Voters in Miami-Dade County on Tuesday overwhelmingly voted to make funding for The Children’s Trust permanent, approving a ballot initiative reauthorizing the organization’s funding by a margin of 85.6 percent to 14.4 percent.
The vote ensures that the trust will continue to fund more than 300 programs aimed at children in Miami-Dade, including a 211 parent hotline, healthcare teams and after-school programs in county public schools, early childhood programs and summer camps.
“It was a big win, which is really quite extraordinary,” Children’s Trust Chairman David Lawrence said on Wednesday. “It sends, I think, a message, not only about The Children’s Trust, and the good job that it has done, but also about what is possible even in these tough economic times.”
Lawrence said the wide victory margin spoke to the community’s confidence in the work the Trust has done, and the way it has managed its finances.
The trust is funded with $0.50 for every $1,000 in assessed ad valorem property taxes, and has an annual budget of just over $100 million. The funding formula was put in place in 2002, with a requirement that it be revisited in five years.
Headed by Trust CEO Modesto Abety, a well-respected children’s advocate, the trust’s focus on creating a “transparent” operation apparently resonated with voters.
The trust spent 91.5 percent of its budget during the last fiscal year on programs, and eight percent on administration.
“I genuinely believe people will help and support and pay for things if they trust how the money is spent, if they have confidence that real gains will be made and that real gains will be measured,” Lawrence said. “I think it was a wonderful moment for the community.”
Some supporters had worried about the initiative’s chances of passing when it wound up on the back page of the ballot. Some supporters feared voters might not notice it if they failed to flip over the form.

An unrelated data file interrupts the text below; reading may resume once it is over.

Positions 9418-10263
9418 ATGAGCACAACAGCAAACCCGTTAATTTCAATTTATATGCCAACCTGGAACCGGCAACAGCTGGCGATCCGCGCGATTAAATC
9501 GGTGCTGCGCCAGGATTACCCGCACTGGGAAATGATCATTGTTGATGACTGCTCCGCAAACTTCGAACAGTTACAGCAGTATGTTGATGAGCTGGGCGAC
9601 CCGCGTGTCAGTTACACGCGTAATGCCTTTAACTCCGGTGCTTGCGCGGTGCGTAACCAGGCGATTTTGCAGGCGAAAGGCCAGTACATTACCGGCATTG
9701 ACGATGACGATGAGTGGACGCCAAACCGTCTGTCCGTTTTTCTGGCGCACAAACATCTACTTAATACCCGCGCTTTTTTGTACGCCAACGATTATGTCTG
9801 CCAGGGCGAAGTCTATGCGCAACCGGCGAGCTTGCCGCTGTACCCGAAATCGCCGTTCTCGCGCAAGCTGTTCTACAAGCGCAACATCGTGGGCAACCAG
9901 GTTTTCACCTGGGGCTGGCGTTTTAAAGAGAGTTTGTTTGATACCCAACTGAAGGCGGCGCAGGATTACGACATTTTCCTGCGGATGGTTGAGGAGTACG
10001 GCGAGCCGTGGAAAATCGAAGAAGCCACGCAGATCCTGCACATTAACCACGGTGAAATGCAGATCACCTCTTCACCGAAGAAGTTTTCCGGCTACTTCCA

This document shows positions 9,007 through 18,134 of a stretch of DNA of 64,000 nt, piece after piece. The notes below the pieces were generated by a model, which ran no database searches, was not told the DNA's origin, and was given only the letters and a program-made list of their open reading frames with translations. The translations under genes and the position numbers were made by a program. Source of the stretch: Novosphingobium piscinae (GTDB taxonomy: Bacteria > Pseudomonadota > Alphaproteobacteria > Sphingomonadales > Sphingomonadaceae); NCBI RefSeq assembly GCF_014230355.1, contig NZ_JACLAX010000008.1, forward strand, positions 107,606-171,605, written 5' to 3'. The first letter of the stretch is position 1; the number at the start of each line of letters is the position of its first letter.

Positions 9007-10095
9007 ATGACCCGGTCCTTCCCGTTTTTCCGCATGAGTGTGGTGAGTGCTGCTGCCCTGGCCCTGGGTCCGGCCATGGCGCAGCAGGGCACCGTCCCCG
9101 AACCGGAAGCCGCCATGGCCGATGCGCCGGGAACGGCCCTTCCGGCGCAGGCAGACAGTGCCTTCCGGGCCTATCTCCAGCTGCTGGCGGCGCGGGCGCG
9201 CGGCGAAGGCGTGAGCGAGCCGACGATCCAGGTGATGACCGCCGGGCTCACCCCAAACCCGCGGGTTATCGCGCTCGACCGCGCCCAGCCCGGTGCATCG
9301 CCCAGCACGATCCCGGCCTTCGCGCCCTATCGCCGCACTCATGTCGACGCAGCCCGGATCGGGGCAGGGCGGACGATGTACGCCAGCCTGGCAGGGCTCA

The Children’s Trust PAC raised more than $1 million to push for the trust’s reauthorization, and to educate voters about the ballot placement. Supporters, including the Miami Science Museum, sent out a flurry of emails Monday urging voters to go to the polls.
In the end, the vote wasn’t close, with the initiative receiving 144,981 out of 169,355 votes.
The idea of creating a countywide system of support services for children was first proposed in 1988, though voters at that time rejected funding it through tax revenues.
Lawrence, the former publisher of The Miami Herald, revived the idea in 2002, raising money for a campaign that won the overwhelming approval of voters after the referendum's language was expanded to include all Miami-Dade children, rather than just at-risk kids.
Tuesday’s ballot initiative enjoyed broad, bi-partisan support, including support from Miami-Dade NAACP President Bishop Victor Curry, former Gov. Jeb Bush, and all six South Florida Congressional candidates from both political parties.
The trust was also supported by the county's mayor, Carlos Alvarez, and a long list of prominent donors and supporters.
Photo: Modesto Abety